If our beliefs, values, or theology are agreeable and accepted, if not praised, by those who reject the Spirit of truth, who hate the true Jesus and His Word of truth, who eagerly embrace false teachings and even believe we are all God, then what does that say about how accurate our beliefs and teachings are? (cp Jn 15:18-19; 17:14-17; Matt 7:13-14; 1 Jn 2:16-17; 4:5-6; 2 Tim 4:1-5)
When a self-proclaimed Christian book is a best-seller in a New Age bookstore, and that is not deeply disturbing to the author and his Christian readers, then we have far bigger problems than we realize.
The Shack and the Enablers of Sin and Error
Perhaps a far bigger problem today than false teaching or false teachers (as destructive as these are), is the “Enabler of Sin and Error.” People—who are self-proclaiming Christ-Followers, and, therefore, have the ability and responsibility to teach and defend the truth, to discern false teaching, and to warn others (cp Jas 5:19-20; Acts 17:11; Phil 1:27-28; 1 Tim 6:20-21; 2 Jn 7-12; Jude 3ff)—but are instead known for how they defend error (or sin), how they minimize the importance of the truth, how they justify wrongdoing or wrong teaching, and how they more specifically, subtly, or aggressively attack, demean, marginalize, shame, and blame those who challenge questionable or wrong teaching or behavior (cp 1 Kgs 18:17-18; Jer 18:18). More on this here.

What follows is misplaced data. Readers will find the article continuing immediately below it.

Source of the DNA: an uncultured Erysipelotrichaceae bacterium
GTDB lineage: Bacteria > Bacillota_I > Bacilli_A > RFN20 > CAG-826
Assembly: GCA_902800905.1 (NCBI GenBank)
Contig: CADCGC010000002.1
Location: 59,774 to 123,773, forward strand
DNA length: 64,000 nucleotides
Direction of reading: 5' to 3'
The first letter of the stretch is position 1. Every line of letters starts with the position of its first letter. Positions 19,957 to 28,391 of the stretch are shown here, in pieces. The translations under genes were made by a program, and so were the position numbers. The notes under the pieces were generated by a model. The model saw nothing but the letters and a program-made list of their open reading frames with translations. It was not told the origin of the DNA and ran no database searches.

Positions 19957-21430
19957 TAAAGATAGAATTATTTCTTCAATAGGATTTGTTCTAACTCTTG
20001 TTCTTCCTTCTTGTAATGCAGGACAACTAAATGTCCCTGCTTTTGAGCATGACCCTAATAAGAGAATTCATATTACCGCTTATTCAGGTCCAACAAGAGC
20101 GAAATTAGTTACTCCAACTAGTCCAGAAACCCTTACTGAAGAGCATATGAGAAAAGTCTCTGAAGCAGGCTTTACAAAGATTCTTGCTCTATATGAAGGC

The Shack and The New Scripture!
Putting words into God’s mouth = New Revelation
The author of The Shack is adding to Scripture (not to mention conflicting with God’s Word), and speaking as if God Himself is speaking—just like Sarah Young in Jesus Calling.
Putting words into God’s mouth is, at a minimum: foolish, dangerous, wrong, and blasphemous. Furthermore, it always results in deceiving and harming others (Deut 4:2; 12:32; Prov 30:6)